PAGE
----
In Brungo v. Pittsburgh Railways Co., 132 Pa. Super. 414, 200 A. 893, plaintiff also had the right of way and a green light in his favor and was justified in assuming the street car which struck him would obey the red light against it.Summary of this case from Goddard v. Armour Co.
April 29, 1938.
July 15, 1938.
Negligence — Automobiles — Right of way — Assuming other vehicle will stop — Crossing — Left turn — Evidence — Contributory negligence — Testimony of witnesses — Conflicting — Interpretation — Inferences.
1. In an action of trespass arising out of a collision between defendant's street car and plaintiff's automobile, in which it appeared that plaintiff, with the traffic light favorable, proceeded to make a left turn into an intersecting street on which defendant's car was being operated, that defendant's trolley was about 15 or 20 feet away when plaintiff's automobile was about the same distance from the first rail of the car tracks and that at that time the street car was slowing down, that as he reached the first rail, he saw the street car about 13 1/2 feet distant, and that plaintiff, thinking the car was going to stop, continued to cross the track, until his automobile was struck at the left rear door, it was held that the question of plaintiff's contributory negligence was for the jury.
2. A driver of a motor vehicle may not proceed blindly in reliance upon his right of way, but when he has the right of way and sees the approach of an automobile or street car giving all indication that it will yield to his superior right, he may proceed on the assumption that it will.
3. The test is whether the automobile driver acted as a reasonably prudent person would have acted under all the circumstances; absolute accuracy of judgment is not required.
4. The plaintiff is obliged to present a case which discloses that he exercised due care or was free from negligence, but conflicts in plaintiff's testimony leaving the question of his contributory negligence in doubt require the jury to decide the real facts in relation thereto notwithstanding the conflict.
5. The proper course in interpreting the testimony of witnesses is to adopt that sense of the words which best harmonizes with the context.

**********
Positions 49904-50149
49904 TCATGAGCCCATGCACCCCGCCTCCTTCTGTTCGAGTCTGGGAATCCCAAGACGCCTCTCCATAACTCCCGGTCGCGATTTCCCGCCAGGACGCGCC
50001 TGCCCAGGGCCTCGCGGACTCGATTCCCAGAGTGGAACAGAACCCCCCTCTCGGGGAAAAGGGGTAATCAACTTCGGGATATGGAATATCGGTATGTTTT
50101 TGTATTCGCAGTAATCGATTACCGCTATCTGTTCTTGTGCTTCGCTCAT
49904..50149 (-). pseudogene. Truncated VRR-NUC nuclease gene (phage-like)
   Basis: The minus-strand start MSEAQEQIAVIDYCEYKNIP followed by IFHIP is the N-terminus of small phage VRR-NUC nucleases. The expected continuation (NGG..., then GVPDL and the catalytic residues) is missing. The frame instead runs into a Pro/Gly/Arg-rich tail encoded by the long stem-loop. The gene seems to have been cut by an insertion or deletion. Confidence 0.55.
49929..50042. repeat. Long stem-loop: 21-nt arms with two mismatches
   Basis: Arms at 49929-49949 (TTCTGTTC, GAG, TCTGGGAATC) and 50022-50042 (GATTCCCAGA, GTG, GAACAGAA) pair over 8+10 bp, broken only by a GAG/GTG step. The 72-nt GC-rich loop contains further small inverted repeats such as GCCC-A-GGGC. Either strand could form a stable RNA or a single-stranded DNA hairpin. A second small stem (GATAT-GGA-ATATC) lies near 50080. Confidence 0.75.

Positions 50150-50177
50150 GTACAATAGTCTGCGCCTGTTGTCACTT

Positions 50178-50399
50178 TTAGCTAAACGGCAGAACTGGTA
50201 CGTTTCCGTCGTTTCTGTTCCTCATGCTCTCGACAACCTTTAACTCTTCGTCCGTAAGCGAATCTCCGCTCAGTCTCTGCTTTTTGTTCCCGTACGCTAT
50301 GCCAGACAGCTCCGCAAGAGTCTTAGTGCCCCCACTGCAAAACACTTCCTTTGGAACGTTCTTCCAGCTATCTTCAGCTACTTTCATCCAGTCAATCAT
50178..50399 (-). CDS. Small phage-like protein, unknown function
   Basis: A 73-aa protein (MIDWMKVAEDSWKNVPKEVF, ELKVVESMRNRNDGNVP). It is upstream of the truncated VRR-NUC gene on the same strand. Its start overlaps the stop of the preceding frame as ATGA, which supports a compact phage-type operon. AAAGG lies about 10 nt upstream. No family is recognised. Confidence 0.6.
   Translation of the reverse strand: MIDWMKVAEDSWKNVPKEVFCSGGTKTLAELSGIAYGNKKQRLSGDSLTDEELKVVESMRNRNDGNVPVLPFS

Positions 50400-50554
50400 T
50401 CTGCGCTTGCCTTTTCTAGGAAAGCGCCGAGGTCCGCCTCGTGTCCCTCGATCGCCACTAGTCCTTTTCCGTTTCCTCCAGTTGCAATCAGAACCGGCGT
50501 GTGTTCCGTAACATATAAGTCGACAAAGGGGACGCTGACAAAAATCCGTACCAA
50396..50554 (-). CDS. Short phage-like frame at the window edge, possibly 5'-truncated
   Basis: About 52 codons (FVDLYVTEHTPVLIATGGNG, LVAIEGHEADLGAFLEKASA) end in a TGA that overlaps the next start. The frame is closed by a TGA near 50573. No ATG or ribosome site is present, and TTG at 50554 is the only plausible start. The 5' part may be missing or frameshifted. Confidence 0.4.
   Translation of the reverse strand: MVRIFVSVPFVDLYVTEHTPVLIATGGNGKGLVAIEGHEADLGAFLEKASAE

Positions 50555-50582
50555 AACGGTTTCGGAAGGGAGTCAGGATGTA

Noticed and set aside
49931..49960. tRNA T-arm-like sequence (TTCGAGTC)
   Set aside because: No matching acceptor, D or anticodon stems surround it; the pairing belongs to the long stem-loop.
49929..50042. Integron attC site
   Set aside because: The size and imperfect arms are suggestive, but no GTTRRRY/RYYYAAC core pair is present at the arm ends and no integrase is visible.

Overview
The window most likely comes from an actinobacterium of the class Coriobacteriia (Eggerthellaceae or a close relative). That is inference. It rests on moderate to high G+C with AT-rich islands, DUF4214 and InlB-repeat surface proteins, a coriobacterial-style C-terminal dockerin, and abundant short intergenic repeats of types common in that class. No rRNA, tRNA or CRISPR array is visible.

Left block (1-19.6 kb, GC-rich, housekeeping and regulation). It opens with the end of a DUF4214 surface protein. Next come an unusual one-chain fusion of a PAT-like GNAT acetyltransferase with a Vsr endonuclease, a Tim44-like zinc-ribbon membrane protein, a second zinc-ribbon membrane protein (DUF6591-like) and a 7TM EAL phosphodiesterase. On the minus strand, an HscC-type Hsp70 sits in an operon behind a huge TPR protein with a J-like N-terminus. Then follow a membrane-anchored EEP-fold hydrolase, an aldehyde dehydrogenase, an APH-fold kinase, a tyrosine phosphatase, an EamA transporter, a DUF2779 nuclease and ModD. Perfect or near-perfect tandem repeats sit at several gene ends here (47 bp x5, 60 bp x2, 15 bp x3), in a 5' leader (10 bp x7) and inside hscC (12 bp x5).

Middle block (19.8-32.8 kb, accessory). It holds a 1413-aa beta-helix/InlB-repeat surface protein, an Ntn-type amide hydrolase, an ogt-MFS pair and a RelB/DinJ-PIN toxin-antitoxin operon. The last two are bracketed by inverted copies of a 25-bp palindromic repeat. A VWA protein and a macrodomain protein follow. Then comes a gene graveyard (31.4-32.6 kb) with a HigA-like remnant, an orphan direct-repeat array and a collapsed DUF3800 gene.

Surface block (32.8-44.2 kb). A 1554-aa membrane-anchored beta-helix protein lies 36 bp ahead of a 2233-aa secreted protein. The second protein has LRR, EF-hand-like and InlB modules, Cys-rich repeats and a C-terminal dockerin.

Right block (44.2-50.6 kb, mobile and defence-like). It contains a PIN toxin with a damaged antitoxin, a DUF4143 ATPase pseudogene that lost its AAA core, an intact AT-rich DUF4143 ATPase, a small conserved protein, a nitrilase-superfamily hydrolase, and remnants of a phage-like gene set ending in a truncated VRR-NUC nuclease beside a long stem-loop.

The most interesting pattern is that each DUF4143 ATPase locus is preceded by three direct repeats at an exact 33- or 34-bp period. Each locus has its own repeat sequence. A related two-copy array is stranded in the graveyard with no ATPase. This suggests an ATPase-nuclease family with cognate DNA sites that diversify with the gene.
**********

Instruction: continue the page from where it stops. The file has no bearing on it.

6. The drawing of inferences from the testimony and from attendant circumstances is for the jury.
Appeal, No. 95, April T., 1938, from judgment of C.P. Allegheny Co., July T., 1936, No. 1206, in case of John Brungo v. Pittsburgh Railways Company.
Before KELLER, P.J., CUNNINGHAM, BALDRIGE, STADTFELD, PARKER and RHODES, JJ. Judgment affirmed.
Trespass for personal injuries. Before MOORE, J.
The facts are stated in the opinion of the Superior Court.
Verdict and judgment for plaintiff in sum of $2,000. Defendant appealed.
Error assigned was refusal of judgment n.o.v.
James B. Orr, with him J.R. McNary, for appellant.
Charles Lysle Seif, of Seif, Evashwick Best, for appellee.
Argued April 29, 1938.
This is an action of trespass arising out of a collision between defendant's street car and an automobile owned and operated by plaintiff. From the judgment in favor of plaintiff, defendant has appealed, contending that plaintiff was guilty of contributory negligence as a matter of law, and that accordingly judgment should be entered in defendant's favor non obstante veredicto.
Because plaintiff has the verdict, we are required, in reviewing the testimony, to apply the familiar rule that it must not only be read in the light most favorable to plaintiff, all conflicts therein being resolved in his favor, but he must be given the benefit of every fact and inference of fact pertaining to the issues involved which may reasonably be deduced from the evidence. Kovacs et al. v. Ajhar et al., 130 Pa. Super. 149, 196 A. 876. When so viewed, it appears that on January 8, 1936, near midnight, plaintiff was operating his automobile on Grant Street, approaching its intersection with Liberty Avenue in the City of Pittsburgh. Another car was preceding him. This intersection was controlled by a traffic light, and both automobiles had to stop there because the light was red. When the light showed green, both automobiles moved across Liberty Avenue to make a slight left turn westwardly on Liberty Avenue. At that time plaintiff was about 15 to 20 feet from the track, and saw defendant's street car approaching from his left, traveling eastwardly on Liberty Avenue, about the same distance away. The first automobile crossed the eastbound track safely, about 5 or 6 feet in advance of plaintiff. When plaintiff reached the first rail of the eastbound track on which defendant's street car was traveling, he saw that it was 13 1/2 feet away, estimating the distance by comparing it to the distance between the witness stand and the end of the jury box. The street car was traveling slowly. Thinking that it was going to stop, he continued across the track, and his automobile was struck at the left rear door, turning it around so that it came to rest facing in the direction from which it had come.